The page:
Few things are as cliché as a character standing on the edge of a bridge, contemplating suicide, in the pouring rain, before being rescued at the last moment. But these scenes play out effortlessly in the opening chapters of This Close to Okay by Leesa CrossSmith. The narrative bounces between the voices of Tallie and Emmett (our “we’re not in love” duo), which is a fun way to tell the tale of two secret-keeping soon-to-be lovers. Without wasting any time, Tallie convinces Emmett to get a coffee instead of killing himself. Then suddenly, they’re falling in love, keeping and revealing secrets, and planning extremely under-whelming costumes for the most extravagant Halloween party ever. When the plot turns inward to Emmett’s life before Tallie’s intervention, things gets a bit out of hand.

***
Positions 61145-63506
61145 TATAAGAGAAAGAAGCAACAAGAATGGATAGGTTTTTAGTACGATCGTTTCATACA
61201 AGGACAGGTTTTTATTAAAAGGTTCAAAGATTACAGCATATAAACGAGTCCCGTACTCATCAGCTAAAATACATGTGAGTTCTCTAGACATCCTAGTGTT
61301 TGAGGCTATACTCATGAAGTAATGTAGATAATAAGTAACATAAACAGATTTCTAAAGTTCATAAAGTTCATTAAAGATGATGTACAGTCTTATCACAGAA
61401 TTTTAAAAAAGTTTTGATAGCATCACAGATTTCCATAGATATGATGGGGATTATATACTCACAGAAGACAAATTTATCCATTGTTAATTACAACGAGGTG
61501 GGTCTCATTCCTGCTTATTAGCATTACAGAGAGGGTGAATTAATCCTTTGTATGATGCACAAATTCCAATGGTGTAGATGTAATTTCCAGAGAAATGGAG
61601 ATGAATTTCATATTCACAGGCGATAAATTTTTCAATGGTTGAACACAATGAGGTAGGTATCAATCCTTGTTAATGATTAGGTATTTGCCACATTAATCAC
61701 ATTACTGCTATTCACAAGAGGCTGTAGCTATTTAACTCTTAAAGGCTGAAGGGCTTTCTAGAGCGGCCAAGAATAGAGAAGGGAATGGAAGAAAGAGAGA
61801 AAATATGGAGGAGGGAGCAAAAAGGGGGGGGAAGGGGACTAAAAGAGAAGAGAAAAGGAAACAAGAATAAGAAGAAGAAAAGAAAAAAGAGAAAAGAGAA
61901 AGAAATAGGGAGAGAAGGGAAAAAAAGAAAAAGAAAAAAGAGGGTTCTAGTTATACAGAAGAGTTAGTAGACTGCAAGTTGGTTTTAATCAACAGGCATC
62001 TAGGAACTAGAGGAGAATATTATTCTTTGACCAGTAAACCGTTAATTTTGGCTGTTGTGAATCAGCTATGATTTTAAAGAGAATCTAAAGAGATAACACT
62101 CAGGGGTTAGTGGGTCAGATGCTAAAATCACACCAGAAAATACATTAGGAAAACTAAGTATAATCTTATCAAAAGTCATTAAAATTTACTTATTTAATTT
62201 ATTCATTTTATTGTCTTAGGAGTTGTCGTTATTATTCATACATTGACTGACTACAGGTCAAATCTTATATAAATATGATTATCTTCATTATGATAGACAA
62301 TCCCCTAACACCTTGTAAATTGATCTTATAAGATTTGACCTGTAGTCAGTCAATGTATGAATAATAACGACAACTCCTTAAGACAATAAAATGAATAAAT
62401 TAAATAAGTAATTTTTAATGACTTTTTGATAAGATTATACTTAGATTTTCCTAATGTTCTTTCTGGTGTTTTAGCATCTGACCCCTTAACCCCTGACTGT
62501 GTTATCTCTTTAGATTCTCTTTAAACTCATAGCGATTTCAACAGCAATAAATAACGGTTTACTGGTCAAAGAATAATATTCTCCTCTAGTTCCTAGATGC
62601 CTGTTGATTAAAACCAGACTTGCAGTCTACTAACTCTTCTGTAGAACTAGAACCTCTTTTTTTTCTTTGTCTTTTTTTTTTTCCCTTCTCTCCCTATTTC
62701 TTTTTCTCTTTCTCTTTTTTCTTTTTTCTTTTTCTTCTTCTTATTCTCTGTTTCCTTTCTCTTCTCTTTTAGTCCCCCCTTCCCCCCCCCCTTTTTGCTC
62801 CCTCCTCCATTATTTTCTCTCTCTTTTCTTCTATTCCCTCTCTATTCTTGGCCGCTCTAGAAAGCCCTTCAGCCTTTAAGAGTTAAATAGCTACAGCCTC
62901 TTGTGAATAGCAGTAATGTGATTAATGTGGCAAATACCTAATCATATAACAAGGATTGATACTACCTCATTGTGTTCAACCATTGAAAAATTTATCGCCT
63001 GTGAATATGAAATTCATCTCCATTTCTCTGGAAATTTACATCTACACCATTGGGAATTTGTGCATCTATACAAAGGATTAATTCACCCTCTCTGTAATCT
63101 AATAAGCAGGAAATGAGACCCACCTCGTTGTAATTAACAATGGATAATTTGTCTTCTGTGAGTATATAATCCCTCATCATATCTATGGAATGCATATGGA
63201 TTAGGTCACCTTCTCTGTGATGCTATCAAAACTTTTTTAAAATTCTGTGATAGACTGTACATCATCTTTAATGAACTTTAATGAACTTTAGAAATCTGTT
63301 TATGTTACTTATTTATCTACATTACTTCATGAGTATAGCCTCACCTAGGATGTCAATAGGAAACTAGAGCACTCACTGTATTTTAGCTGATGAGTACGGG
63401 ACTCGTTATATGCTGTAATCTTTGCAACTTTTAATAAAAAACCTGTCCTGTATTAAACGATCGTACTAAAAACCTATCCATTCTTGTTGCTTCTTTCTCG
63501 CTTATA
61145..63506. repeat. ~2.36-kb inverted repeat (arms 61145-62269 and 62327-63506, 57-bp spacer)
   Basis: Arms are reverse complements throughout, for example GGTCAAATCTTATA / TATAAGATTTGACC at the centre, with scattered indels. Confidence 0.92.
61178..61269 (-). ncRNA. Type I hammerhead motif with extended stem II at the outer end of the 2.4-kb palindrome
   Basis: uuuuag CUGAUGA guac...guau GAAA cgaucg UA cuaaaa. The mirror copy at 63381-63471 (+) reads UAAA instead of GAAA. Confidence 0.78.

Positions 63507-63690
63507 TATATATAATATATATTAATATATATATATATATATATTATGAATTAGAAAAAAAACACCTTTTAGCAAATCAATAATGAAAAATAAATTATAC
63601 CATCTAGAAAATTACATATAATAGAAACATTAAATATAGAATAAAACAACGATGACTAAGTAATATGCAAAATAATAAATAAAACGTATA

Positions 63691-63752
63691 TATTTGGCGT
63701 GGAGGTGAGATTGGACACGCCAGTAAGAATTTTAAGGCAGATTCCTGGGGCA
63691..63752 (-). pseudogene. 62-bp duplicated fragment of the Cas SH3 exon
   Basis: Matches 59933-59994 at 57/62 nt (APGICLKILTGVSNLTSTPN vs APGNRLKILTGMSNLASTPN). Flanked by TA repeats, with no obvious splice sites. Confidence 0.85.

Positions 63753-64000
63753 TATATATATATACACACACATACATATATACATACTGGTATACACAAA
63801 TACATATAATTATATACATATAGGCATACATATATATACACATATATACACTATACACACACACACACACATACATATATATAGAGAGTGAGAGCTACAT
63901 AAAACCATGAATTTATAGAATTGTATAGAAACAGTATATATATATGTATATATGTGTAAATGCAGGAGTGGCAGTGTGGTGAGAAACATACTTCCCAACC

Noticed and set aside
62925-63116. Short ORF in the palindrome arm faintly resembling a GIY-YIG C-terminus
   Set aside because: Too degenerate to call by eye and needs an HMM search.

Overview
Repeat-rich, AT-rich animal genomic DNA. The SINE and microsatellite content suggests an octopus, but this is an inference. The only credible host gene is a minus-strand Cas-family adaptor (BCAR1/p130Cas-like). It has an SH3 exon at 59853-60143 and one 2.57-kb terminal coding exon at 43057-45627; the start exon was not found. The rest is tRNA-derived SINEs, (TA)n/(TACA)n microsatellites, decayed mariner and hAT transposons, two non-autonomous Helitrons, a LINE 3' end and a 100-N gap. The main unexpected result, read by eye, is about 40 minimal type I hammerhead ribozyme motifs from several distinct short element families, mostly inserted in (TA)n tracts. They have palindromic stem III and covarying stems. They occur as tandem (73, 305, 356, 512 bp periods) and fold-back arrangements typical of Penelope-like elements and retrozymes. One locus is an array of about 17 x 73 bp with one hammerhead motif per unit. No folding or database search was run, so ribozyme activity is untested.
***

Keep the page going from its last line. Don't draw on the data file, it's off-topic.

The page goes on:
This novel is a wild ride from start to finish. From secret identities to life-or-death consequences, This Close to Okay takes turns readers won’t see coming. Although it dabbles and sometimes drowns in clichés and outright caricatures, Cross-Smith skillfully weaves a story that you can’t put down. Grab your chunkiest knit sweater and dive into this comfy and convoluted mystery. –Brianne Kane
This article originally appeared in the Winter 2021 print edition of BUST Magazine. Subscribe today!
More from BUST